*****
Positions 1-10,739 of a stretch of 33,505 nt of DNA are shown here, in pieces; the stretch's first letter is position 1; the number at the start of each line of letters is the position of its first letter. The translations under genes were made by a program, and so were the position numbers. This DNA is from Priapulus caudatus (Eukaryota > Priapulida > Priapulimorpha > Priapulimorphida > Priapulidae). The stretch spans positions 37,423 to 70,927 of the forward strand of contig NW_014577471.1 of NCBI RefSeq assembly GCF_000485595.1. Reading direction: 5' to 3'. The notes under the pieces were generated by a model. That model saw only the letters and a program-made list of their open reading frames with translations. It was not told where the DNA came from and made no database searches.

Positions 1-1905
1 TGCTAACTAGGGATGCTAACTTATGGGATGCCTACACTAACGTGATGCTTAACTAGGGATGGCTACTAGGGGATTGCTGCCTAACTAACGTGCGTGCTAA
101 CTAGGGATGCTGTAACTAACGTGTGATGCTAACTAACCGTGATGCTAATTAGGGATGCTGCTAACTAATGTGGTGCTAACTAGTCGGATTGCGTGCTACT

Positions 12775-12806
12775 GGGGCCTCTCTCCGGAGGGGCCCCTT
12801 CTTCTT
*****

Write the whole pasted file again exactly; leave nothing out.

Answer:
Positions 1-10,739 of a stretch of 33,505 nt of DNA are shown here, in pieces; the stretch's first letter is position 1; the number at the start of each line of letters is the position of its first letter. The translations under genes were made by a program, and so were the position numbers. This DNA is from Priapulus caudatus (Eukaryota > Priapulida > Priapulimorpha > Priapulimorphida > Priapulidae). The stretch spans positions 37,423 to 70,927 of the forward strand of contig NW_014577471.1 of NCBI RefSeq assembly GCF_000485595.1. Reading direction: 5' to 3'. The notes under the pieces were generated by a model. That model saw only the letters and a program-made list of their open reading frames with translations. It was not told where the DNA came from and made no database searches.

Positions 1-1905
1 TGCTAACTAGGGATGCTAACTTATGGGATGCCTACACTAACGTGATGCTTAACTAGGGATGGCTACTAGGGGATTGCTGCCTAACTAACGTGCGTGCTAA
101 CTAGGGATGCTGTAACTAACGTGTGATGCTAACTAACCGTGATGCTAATTAGGGATGCTGCTAACTAATGTGGTGCTAACTAGTCGGATTGCGTGCTACT

Positions 12775-12806
12775 GGGGCCTCTCTCCGGAGGGGCCCCTT
12801 CTTCTT